I always felt that it was extremely unfortunate that many people stereotype the American people and its culture by the actions of a few. There is no greater example of this than the concept of the "Ugly American", the perception by many foreigners that Americans are all arrogant boors who have no respect for other cultures.
I thought it was a totally unfair characterization until I witnessed this type of boorish behavior myself. We were seated in a lovely restaurant in Cordoba when a group of Americans came in escorted by the very gracious and accomodating Maitre d"hotel. We overheard them saying, "I can’t believe you don’t have a non-smoking section. We refuse to sit where there might be smokers!" Then this group had the nerve to go around asking diners if they smoked, until they found an area that they approved of. The Maitre d’ was extremely embarassed, but he let them take charge. These people were the classic "Ugly Americans" and they give all American travelers a bad reputation.
To all foreigners — We are not all like this! Most of us try very hard to respect your culture, speak your language and otherwise try to adjust to situations without confrontation and humiliation. Unfortunately, the conception of "Ugly Americans" is so ingrained that we must work especially hard for a long time to ever have a chance of eliminating the perception.
So how should we act? My strong feeling is that it all begins with language. All travelers should make a concerted effort to learn the language of the countries they plan to visit. This does not mean taking a course (although it may be a good idea in the case of Spanish, since there are so many Spanish-speaking people around the world, and Chinese, since it is rapidly becoming an important international language now that China is emerging from the shadows and participating more openly in the world scene). I simply mean buying a phrasebook or an audio-CD and spending some time with the language in advance of the trip.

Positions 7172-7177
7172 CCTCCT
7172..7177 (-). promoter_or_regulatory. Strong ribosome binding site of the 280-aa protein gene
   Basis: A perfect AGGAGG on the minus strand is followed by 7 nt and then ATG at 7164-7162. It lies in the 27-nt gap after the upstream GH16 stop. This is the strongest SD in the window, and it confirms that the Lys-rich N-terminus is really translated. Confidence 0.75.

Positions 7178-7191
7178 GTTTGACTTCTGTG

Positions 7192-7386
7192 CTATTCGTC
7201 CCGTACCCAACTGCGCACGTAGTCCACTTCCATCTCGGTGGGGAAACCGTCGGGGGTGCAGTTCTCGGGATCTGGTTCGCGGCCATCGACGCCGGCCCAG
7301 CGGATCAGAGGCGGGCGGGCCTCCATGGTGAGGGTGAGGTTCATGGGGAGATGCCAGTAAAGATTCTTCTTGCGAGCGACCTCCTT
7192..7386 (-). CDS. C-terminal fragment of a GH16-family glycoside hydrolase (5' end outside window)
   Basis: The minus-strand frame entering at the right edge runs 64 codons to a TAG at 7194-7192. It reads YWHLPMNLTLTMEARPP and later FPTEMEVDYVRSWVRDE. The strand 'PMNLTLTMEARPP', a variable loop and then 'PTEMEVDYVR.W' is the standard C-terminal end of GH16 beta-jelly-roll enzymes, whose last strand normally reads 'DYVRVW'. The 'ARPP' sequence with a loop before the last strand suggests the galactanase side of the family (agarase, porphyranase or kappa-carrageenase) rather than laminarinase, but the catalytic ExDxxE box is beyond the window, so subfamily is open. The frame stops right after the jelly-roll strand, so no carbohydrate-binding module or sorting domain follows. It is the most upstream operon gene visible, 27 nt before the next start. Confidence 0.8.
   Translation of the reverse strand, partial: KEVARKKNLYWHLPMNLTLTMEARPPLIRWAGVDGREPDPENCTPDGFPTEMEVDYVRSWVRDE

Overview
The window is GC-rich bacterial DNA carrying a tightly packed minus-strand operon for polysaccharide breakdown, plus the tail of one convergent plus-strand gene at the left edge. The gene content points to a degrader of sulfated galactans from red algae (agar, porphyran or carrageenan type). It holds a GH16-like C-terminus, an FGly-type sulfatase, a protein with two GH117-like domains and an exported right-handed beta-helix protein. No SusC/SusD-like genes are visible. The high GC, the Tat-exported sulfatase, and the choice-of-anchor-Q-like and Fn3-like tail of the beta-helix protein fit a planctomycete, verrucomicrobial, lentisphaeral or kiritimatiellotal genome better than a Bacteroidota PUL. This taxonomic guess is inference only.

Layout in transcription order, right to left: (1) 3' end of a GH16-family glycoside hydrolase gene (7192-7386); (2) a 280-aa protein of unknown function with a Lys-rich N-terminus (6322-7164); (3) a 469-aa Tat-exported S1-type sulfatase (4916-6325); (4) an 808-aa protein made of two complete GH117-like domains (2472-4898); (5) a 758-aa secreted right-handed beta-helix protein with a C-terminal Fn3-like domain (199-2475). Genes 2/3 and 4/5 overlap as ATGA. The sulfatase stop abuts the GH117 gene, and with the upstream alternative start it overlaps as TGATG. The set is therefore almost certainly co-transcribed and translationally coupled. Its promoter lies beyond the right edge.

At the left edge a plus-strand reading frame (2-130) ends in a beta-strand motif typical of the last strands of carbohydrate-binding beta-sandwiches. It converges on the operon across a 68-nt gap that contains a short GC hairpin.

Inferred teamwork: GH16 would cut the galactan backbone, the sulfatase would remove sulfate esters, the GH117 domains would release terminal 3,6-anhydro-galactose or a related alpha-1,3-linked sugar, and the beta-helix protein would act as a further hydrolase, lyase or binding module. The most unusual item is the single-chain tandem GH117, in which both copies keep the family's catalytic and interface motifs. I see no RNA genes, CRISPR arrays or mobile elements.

Lee and I love to prepare by listening to CD’s in the car or attempting to converse at home. I am certainly not talking about fluency. No one expects that, although it is always amazing to me how many Europeans speak several languages. This fact, by the way, is related to the Ugly American idea, because the American culture seems to condone that fact that the majority of its citizens know only English. For instance, we do not require foreign language instruction in our schools until high school, at which point it is much more difficult to learn foreign languages.
My point is that foreigners will respect the tourist who attempts, however badly, to speak their language, and will label the tourist "arrogant" if they don’t even try. It doesn’t take much practice to learn a few basic phrases, but it always surprises me how many travelers speak to foreigners as if they were their next-door neighbors.
Another thing that you can do is to try the regional foods, instead of frequenting Macdonald’s or other American chains. To me, going to different country and eating American foods is another form of disrespect — it is a refusal to immerse yourself in the local culture. It would be like Chinese visitors coming to America and eating nothing but Chinese food — are they getting a taste of America?
As frustrating as sometimes is, another common Ugly American tactic is to ignore rules or restrictions at various attractions. Many places forbid photographs or at least flash photography at tourist sights, yet I see people doing it anyway. I can remember being extremely disappointed about these restrictions, but I understand that most of these restrictions are aimed at preservation and are important to prevent the deterioration of these attractions over time.
Thus, at Chichen Itza, when we were told that tourists can no longer climb the stairs of El Castillo, I was disappointed, because I had been looking forward to the climb, but I realize that this step was necessary for the "greater good".
Of course, it doesn’t help that, politically, our country defies the world, by becoming an "aggressor nation" and invading Iraq, and ignoring the Kyoto protocols. Our cowboy President is perhaps the "ugliest American" of them all!
In conclusion, to paraphrase a familiar quotation, when traveling to exotic places, take away only photographs and leave behind only footprints!